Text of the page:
Tara Skelton is the Oil Spill Science Outreach Team Communicator for the Mississippi-Alabama Sea Grant Consortium. The four Gulf of Mexico Sea Grant College Programs with funding from partner Gulf of Mexico Research Initiative has assembled a team of oil spill science outreach specialists to collect and translate the latest peer-reviewed research for those who rely on a healthy marine ecosystem for work or recreation. To learn more about the team’s products and presentations, visit gulfseagrant.org/oilspillscience


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10 Common Words with Uncommon Meanings in Spill Response

A ship run aground on coral reef in Puerto Rico is surrounded by protective oil boom.

A ship run aground on coral reef in Puerto Rico is surrounded by protective oil boom. Credit: U.S. Fish and Wildlife Service.

Despite an effort to use plain language, government agencies often use jargon that only makes sense to insiders. Here is list of common words that can become head-scratchers when used in the context of spill response.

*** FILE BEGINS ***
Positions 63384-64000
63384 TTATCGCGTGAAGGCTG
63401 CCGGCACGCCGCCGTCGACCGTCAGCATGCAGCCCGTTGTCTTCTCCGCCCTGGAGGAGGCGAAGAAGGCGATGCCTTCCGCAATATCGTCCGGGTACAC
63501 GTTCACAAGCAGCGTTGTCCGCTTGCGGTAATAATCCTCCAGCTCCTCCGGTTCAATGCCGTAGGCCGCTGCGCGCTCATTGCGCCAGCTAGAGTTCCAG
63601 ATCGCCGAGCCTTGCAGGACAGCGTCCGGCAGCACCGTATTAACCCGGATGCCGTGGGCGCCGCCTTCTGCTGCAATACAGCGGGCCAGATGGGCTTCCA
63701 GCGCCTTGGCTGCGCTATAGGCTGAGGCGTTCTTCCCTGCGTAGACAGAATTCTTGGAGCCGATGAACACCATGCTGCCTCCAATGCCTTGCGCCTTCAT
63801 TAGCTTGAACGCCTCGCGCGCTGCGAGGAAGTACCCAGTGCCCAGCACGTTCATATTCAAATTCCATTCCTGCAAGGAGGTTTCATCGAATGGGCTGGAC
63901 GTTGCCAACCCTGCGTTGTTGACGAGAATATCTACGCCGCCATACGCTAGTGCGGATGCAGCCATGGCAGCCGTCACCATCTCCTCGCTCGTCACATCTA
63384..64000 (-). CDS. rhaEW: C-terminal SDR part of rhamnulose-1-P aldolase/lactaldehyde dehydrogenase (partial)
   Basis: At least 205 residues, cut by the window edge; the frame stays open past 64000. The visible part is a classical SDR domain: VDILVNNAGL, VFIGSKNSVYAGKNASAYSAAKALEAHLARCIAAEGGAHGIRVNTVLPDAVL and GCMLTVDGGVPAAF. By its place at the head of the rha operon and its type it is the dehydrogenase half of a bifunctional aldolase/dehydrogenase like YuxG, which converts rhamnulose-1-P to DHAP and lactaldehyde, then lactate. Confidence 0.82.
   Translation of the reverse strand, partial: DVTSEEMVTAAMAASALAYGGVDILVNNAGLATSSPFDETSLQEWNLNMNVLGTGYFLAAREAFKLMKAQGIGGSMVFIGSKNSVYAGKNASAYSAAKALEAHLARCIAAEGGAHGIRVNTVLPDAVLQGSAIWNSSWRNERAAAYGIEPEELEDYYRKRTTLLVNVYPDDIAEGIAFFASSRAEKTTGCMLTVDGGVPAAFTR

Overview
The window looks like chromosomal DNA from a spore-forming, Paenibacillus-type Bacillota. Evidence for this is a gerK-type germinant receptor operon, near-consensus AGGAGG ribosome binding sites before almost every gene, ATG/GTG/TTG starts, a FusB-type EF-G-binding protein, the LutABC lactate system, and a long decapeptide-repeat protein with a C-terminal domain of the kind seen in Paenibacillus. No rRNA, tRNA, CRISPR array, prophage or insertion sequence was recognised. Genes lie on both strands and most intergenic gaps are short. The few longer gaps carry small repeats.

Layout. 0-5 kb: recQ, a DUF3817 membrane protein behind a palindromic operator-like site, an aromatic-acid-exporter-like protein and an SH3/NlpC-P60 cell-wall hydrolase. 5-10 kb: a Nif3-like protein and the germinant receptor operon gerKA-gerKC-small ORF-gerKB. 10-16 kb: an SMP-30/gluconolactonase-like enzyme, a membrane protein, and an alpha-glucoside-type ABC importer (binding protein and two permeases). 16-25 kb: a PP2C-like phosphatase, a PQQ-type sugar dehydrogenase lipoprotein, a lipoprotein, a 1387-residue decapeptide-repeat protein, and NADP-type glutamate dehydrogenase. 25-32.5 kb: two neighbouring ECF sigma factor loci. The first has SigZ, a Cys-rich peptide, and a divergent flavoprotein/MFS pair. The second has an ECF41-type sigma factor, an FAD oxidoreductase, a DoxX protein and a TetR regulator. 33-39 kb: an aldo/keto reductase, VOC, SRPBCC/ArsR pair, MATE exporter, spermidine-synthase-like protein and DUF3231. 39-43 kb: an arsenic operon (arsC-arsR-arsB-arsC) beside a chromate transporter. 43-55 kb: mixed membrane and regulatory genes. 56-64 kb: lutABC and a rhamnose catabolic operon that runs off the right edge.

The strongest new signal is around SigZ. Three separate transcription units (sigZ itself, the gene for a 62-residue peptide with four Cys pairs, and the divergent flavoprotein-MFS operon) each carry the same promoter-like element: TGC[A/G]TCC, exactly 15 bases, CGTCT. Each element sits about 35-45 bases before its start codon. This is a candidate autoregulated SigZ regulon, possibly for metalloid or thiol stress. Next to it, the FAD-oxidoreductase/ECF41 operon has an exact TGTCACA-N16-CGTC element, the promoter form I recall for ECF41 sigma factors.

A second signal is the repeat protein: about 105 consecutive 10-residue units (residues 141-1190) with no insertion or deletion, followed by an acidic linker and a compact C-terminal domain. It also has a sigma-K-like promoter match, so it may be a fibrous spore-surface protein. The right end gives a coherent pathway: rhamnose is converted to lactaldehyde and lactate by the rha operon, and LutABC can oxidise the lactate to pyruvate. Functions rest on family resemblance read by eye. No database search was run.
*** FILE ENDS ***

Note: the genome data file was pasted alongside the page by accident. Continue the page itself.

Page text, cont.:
Boom

Not the loud deep resonating sound described in a dictionary. In oil response booms are floating, physical barriers to oil, made of plastic, metal, or other materials, which slow the spread of oil and keep it contained. Read more on the history of booms in spill response here.

Crude

A vulgar comment? Nope. in this case the spill response definition fits more into the traditional understanding of the word, something in a raw or unrefined state. Crude oil is unrefined petroleum, usually liquid, consisting of a mixture of hydrocarbons. Crude oil may be refined into any of hundreds of components, such as commercial gasoline, kerosene, heating oils, diesel oils, lubricating oils, waxes, and asphalts. Read more on crude and other oil types here.